Factors That Affect Therapy for Treatment of COVID-19
Symptoms of COVID-19 are many , ; some of them are as mild as those of normal influenza and others quite severe. Treatment provided to a patient with mild COVID-19 symptoms may be different from given to one with more serious symptoms such as difficulty of breathing. COVID-19 may lead to a few other manifestations such as cardiac problems in critically ill patients.
Most patients experience mild to moderate respiratory illness among other symptoms and recover quickly without requiring any special treatment. Aged patients and those with prior medical issues such as cardiovascular disease, diabetes, chronic respiratory disease, and cancer are at risk for developing serious complications and other manifestations. Several chapters in this book deal with varied manifestations, indicating that COVID-19 treatment is about not only respiratory illness but also potentially other severe symptoms, including tissue damage.
Disease Progression and Severity
In the time course of COVID-19, there are three stages: (1) early infection phase, (2) pulmonary phase, and (3) hyperinflammation phase. , It is important to note that some patients have only mild symptoms associated with an upper respiratory tract infection, or stage 1, whereas others progress to more advanced stages. The medication varies across stages. Pneumonia sets in at the pulmonary phase. Stage 3, or the hyperinflammation phase, leads to organ failures. Avoiding a cytokine storm remains a critical challenge in the progression of the disease.
Prevention and Control of Infection
To slow transmission of severe acute respiratory syndrome coronavirus 2 (SARS-CoV-2) one needs to know about the virus, the disease itself, and how it could spread. Social distancing and washing hands or using an alcohol-based rub frequently go a long way to avoid spread of the virus. SARS-CoV-2 spreads primarily through droplets of saliva or discharge from the nose when an infected person coughs or sneezes, which is why wearing face masks and social distancing have been shown to be effective against the spread of the virus. The transmission of SARS-CoV-2 also can be airborne.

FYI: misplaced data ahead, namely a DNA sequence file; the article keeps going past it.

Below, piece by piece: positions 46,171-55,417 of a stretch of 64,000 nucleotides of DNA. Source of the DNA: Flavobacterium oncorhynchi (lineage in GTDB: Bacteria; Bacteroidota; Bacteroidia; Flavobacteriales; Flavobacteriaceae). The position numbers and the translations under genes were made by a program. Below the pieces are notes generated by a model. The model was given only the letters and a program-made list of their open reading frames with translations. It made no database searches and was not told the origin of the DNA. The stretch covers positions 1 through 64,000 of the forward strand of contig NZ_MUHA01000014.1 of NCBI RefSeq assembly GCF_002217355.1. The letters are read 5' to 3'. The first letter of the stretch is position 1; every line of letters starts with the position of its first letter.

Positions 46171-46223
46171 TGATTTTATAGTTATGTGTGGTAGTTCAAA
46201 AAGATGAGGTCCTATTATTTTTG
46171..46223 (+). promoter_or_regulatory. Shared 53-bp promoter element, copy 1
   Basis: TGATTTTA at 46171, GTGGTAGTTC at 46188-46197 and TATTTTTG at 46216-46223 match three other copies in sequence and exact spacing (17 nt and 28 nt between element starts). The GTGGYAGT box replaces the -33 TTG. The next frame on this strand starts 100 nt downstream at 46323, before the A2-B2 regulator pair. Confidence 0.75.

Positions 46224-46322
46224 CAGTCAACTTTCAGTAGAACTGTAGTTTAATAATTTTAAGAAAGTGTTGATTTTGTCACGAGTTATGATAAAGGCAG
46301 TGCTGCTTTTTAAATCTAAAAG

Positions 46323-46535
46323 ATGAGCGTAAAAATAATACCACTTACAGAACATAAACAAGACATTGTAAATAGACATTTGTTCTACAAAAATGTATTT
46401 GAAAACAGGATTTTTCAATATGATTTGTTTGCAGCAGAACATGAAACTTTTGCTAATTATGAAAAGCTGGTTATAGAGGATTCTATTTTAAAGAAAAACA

In addition to the previously mentioned basic protective measures, when infection is suspected, identification of certain biomarkers becomes necessary for COVID-19 treatment. To form a therapeutic strategy, it is important to classify severity based on identified immune-related biomarkers so that appropriate treatment would be provided. A list of such biomarkers includes the following types:
Hematological (lymphocyte count, neutrophil count, neutrophil-to-lymphocyte ratio [NLR])
C-reactive protein (CRP)
Erythrocyte sedimentation rate (ESR)
Biochemical ( d -dimer, troponin, creatine kinase [CK], aspartate aminotransferase [AST]), especially those related to coagulation cascades in disseminated intravascular coagulation (DIC) and acute respiratory distress syndrome (ARDS)
Emerging Therapeutic Treatments of the Disease
Among the emerging therapeutic treatments for COVID-19, vaccines play an important part in preventing infection, but they are discussed elsewhere in a separate chapter in this book.
Among the many drug discovery efforts for COVID-19, drug repurposing has taken central stage thus far in the small molecule space wherein attempts have been made to repurpose drugs approved for other diseases into drugs for COVID-19. Some of these drugs have been accorded emergency use authorization and the repurpose drug remdesivir has been granted approval by the US Food and Drug Administration (FDA). A list of emerging treatments for COVID-19 includes use of various repurpose drugs, neutralizing monoclonal antibodies (mAbs), and cell and gene therapy covering convalescent plasma and stem cells. Most of these treatments are of tentative nature, some having greater promise than others. Further investigations continue in search of newer and more promising treatments for COVID-19. Countless journal articles, clinical practice guidelines, and other scientific reports on COVID-19 treatment have appeared in the last 18 months. Many clinical trials to evaluate promising repurpose drugs are also progressing. Given that mortaltiy of severe COVID-19 in unvaccinated persons remains high despite current treatment options, identification of newer targets and newer therapies for treatment of COVID-19 continues to be an important challenge in medical science.
Brief Description of Structure and Parts of SARS-CoV-2
Information on virus genome, structure, entry, replication, and transmission is covered in detail in Chapter 2 . SARS-CoV-2 is an RNA virus, and, once sequenced, the protein products of the viral genome can be determined. , The proteins are encoded through codons of three nucleotides. Each codon encodes for a particular amino acid, and the resulting amino acids are polymerized together to form a protein. The start and stop codons decide the beginning and termination of the polymerization process of the protein. From the genome, one can obtain the encoded protein products. The functions and structure of these proteins can be determined using bioinformatics approaches, which are discussed in a subsequent section.